Institute of Materials and Engineering Science, Australian Nuclear Science and Technology Organisation
○Christopher J Howard
The perovskite (ABX3) structure comprises a three dimensional corner-linked array of BX6 octahedra with A cations located between. The ideal perovskite is cubic, but most perovskites are distorted variants. The most common distortions are cation displacements and the tilting of BX6 octahedra. Chemical substitutions resulting, for example, in the presence of more than one chemical species on the B site, give rise to further structural variability. Though the distortions may be subtle, the transitions between the different structural variants can result in dramatic changes in physical properties, leading to a variety of applications.
The subtlety of the distortions makes for challenging crystallography. In the approach to be described here , group theory is used to enumerate the possible space groups and structures, and to analyse the transitions between them. Computer program ISOTROPY  is a valuable aid in this endeavour. Experimental techniques used to elucidate structures include synchrotron-based X-ray diffraction and electron microdiffraction. In studies of temperature-induced phase transitions, the combination of group theoretical analysis with very high resolution neutron powder diffraction patterns recorded (using HRPD at ISIS) at fine temperature intervals has proved particularly effective.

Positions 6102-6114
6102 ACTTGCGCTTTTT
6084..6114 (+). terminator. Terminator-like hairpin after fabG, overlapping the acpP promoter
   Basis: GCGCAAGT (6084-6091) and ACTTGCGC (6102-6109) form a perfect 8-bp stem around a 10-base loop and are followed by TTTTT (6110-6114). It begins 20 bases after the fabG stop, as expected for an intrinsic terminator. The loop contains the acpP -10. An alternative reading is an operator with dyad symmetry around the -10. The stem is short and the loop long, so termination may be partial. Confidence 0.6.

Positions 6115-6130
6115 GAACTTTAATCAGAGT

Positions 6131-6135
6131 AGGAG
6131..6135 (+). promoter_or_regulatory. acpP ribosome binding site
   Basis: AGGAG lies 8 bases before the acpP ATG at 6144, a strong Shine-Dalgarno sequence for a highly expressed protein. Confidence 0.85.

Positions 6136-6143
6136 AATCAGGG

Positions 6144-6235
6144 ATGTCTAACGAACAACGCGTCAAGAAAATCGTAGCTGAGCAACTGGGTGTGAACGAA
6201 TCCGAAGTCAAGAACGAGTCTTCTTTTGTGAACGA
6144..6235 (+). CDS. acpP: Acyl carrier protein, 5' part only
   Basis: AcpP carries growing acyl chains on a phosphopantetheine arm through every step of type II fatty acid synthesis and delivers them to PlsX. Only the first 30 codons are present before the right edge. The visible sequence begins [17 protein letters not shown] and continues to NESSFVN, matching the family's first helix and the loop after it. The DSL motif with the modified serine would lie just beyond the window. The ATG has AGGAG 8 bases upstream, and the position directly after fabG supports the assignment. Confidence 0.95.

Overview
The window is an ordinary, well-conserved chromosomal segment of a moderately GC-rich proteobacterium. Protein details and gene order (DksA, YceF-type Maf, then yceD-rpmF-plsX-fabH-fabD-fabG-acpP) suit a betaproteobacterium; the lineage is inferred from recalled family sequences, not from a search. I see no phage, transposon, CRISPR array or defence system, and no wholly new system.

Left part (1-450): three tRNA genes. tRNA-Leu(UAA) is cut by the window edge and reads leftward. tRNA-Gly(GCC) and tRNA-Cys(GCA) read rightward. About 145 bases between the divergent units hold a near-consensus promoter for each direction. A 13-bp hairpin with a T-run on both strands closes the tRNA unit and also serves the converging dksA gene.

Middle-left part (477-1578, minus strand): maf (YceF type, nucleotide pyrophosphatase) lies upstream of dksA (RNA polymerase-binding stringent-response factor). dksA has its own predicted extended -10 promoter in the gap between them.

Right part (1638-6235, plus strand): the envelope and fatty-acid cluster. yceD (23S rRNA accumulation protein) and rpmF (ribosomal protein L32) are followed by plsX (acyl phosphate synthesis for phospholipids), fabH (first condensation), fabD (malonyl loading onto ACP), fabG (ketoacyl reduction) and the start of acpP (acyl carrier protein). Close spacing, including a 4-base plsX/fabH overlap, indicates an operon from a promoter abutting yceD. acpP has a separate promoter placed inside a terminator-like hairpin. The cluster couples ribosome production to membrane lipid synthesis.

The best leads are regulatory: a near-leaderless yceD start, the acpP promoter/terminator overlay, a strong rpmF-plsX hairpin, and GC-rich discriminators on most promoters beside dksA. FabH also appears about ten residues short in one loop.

The speaker will outline the methodology, and illustrate with recent applications.
 Review article: C J Howard, H T Stokes, Acta Crystallogr. A61, 93-111, 2005
 Programs available at: http://stokes.byu.edu/isotropy.html